Monrovia, February 26, 2023- “Corruption only benefits few and robs the larger population of what they deserve like basic social services”, Peter N. Dolo says. Dolo is Executive Director of Community Solutions Aid, a local advocacy group in Bong County, Central Liberia. If Dolo’s statement is anything to go by, then the poverty and lack of basic services in the country can rightly be linked to the menace of corruption.
In Liberia, allegations of corruption are rife. In the 2022 State of Corruption Report released by CENTAL, 90 percent of those surveyed indicated that the level of corruption in Liberia is high. Liberia has also reached its all-time low on the Corruption Perceptions Index of Transparency International, scoring 26 out of 100. But despite these alarming statistics, whistleblowing, which remains an important tool in preventing and detecting corruption and other malpractices, has been discouraged by inadequate protection for whistleblowers, amongst others.
The government of Liberia through the Liberia Anti-Corruption Commission (LACC), with support from the Swedish International Development Cooperation Agency (SIDA) through the United Nations Development Program (UNDP), has partnered with the Center for Transparency and Accountability in Liberia CENTAL, Integrity Watch Liberia and the Accountability Lab Liberia to deliver a corruption reporting tool and ramp up awareness around the tool in Bong, Nimba, Grand Bassa, Margibi, Gbarpolu and Montserrado counties on implementation of an Anti-Corruption Innovation Initiative. Under the initiative, a mobile application called ‘TALKAY’ has been developed to provide citizens the platform to report corruption allegations anywhere in Liberia without disclosing their identities. This effort places whistleblowers in direct and secure contact with the LACC. Those using the mobile app and website to file complaints would be able to send reports and attach multiple files (video, audio, document etc.) with an option to remain anonymous or not. Once sent, an automatic generated reference number that can be used to follow up on the report will be received. All reports submitted using either the web app, mobile app or SMS go to large screens dashboards at the Liberia Anti-Corruption Commission (LACC) in real-time. The LACC then investigates the report and takes appropriate action. Once actions are taken, the system updates based on the action taken and those filling reports can track the status of their report using their unique ID numbers issued when they submitted their reports.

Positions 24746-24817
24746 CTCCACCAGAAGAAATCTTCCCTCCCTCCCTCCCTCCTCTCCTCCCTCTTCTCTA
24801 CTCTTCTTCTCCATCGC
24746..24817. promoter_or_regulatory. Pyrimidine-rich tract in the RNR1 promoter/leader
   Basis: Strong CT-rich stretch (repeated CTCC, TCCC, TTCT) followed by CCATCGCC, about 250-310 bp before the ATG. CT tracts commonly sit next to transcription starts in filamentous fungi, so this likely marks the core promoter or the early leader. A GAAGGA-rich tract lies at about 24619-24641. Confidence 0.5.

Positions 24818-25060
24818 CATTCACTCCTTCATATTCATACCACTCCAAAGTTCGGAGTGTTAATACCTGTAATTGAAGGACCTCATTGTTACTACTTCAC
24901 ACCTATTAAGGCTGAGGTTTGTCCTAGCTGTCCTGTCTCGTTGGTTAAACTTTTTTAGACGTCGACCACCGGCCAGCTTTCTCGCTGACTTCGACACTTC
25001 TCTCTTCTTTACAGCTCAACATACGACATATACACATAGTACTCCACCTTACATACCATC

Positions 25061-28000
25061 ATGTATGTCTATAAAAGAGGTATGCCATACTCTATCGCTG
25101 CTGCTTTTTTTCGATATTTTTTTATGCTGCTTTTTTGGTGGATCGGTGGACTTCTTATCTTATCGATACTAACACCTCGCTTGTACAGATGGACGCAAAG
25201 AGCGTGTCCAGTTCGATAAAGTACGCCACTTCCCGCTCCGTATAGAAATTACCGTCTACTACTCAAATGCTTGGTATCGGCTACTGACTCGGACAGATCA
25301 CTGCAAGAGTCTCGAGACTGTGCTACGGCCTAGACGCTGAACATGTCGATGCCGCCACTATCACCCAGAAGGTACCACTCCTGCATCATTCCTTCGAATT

In Bong, CENTAL has kicked-off awareness activities around TALKAY with Nimba, Grand Bassa, Montserrado, and Bomi to follow. Like many other counties, Bong County is suffering the effects of corruption. Already, the county is feeling the pinch from the menace. The County’s account, which holds the county development funds has had a moratorium placed by the national legislature over allegations of mismanagement of previous funds. This has in a way, hamstrung the provision of some basic social services for the people. “Through this initiative, we are hoping to turn the history of this country around to one that uses its resources and taxes to develop the country”, said, Madam Bendu Kpoto, Legal Officer at CENTAL, during an engagement session with students of the Dolokelen Gboveh High School.
Madam Kpoto rallied the students to utilize the mobile app, the 4419 SMS service, 4432 call-in service to report any act of corruption. This, she said, will allow for the delivery of basic services like health, education, and infrastructure development. Arthur Bono, Bong County Chapter Chairman for the National Union for the Disabled pledged to make use of the application and other services to report corruption issues because of the current effects it is having on members of his organization.
Also, members of the Bong Athletic Social Intellectual Center, an intellectual forum promised to use the app and other platforms to flag corruption issues. Because of the significance of this initiative in the fight against corruption, Peter Dolo, recommended that government of Liberia and its partners increase education about innovation, increase protection for whistleblowers, and ensure speedy prosecution of corruption cases.
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